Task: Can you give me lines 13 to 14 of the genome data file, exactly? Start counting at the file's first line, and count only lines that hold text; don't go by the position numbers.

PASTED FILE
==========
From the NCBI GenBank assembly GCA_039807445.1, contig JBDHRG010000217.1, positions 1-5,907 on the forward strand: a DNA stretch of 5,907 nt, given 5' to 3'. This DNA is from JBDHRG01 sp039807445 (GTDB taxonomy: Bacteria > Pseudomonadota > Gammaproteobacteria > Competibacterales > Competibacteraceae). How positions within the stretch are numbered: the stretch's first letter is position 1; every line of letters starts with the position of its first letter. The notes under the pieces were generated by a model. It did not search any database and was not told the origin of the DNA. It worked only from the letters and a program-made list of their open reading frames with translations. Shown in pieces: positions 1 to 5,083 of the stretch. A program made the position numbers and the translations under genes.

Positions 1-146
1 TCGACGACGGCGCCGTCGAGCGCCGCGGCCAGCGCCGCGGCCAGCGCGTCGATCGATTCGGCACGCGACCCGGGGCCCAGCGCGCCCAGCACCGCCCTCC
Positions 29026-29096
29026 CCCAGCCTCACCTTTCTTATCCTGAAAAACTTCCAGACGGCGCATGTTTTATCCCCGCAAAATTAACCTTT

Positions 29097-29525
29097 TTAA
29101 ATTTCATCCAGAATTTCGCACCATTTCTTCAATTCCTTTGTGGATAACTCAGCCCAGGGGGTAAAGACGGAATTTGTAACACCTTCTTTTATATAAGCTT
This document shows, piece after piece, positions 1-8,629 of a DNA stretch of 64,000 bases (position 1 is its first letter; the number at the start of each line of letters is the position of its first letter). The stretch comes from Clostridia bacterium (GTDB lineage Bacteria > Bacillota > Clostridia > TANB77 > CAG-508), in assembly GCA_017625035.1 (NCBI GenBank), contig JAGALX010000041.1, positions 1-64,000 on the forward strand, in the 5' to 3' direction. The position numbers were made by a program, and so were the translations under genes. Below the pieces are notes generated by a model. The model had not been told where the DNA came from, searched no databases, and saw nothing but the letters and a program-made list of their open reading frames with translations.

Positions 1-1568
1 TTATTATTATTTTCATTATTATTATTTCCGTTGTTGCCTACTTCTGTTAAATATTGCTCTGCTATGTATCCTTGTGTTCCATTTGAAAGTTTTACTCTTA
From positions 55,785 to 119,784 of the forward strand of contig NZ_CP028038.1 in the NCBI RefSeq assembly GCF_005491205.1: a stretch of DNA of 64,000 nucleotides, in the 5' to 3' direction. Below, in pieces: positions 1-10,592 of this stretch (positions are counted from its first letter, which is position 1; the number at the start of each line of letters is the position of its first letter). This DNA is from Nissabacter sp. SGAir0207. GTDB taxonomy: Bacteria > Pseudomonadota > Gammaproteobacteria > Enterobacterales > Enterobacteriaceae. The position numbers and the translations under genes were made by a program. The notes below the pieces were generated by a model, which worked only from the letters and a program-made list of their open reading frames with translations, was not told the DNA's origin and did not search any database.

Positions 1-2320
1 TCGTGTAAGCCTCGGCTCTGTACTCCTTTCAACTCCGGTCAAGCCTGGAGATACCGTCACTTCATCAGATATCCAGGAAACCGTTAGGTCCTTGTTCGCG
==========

Positions 1-2320
1 TCGTGTAAGCCTCGGCTCTGTACTCCTTTCAACTCCGGTCAAGCCTGGAGATACCGTCACTTCATCAGATATCCAGGAAACCGTTAGGTCCTTGTTCGCG